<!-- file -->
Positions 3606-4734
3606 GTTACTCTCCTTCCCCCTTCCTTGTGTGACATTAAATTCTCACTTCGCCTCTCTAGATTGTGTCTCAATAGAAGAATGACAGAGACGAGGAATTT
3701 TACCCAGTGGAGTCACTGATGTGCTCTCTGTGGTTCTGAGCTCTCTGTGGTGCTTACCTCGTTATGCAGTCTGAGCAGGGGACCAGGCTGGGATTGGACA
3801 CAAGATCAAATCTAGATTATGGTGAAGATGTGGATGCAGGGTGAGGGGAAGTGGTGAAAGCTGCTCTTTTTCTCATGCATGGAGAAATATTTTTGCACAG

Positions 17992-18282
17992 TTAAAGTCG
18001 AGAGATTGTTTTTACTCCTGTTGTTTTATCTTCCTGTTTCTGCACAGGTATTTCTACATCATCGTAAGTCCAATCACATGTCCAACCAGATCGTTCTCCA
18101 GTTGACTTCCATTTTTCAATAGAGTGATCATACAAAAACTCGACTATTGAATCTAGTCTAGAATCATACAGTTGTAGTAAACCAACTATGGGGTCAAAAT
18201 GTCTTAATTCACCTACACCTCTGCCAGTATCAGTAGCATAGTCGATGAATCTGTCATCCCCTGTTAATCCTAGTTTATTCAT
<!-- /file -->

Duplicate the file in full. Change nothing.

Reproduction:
Positions 3606-4734
3606 GTTACTCTCCTTCCCCCTTCCTTGTGTGACATTAAATTCTCACTTCGCCTCTCTAGATTGTGTCTCAATAGAAGAATGACAGAGACGAGGAATTT
3701 TACCCAGTGGAGTCACTGATGTGCTCTCTGTGGTTCTGAGCTCTCTGTGGTGCTTACCTCGTTATGCAGTCTGAGCAGGGGACCAGGCTGGGATTGGACA
3801 CAAGATCAAATCTAGATTATGGTGAAGATGTGGATGCAGGGTGAGGGGAAGTGGTGAAAGCTGCTCTTTTTCTCATGCATGGAGAAATATTTTTGCACAG

Positions 17992-18282
17992 TTAAAGTCG
18001 AGAGATTGTTTTTACTCCTGTTGTTTTATCTTCCTGTTTCTGCACAGGTATTTCTACATCATCGTAAGTCCAATCACATGTCCAACCAGATCGTTCTCCA
18101 GTTGACTTCCATTTTTCAATAGAGTGATCATACAAAAACTCGACTATTGAATCTAGTCTAGAATCATACAGTTGTAGTAAACCAACTATGGGGTCAAAAT
18201 GTCTTAATTCACCTACACCTCTGCCAGTATCAGTAGCATAGTCGATGAATCTGTCATCCCCTGTTAATCCTAGTTTATTCAT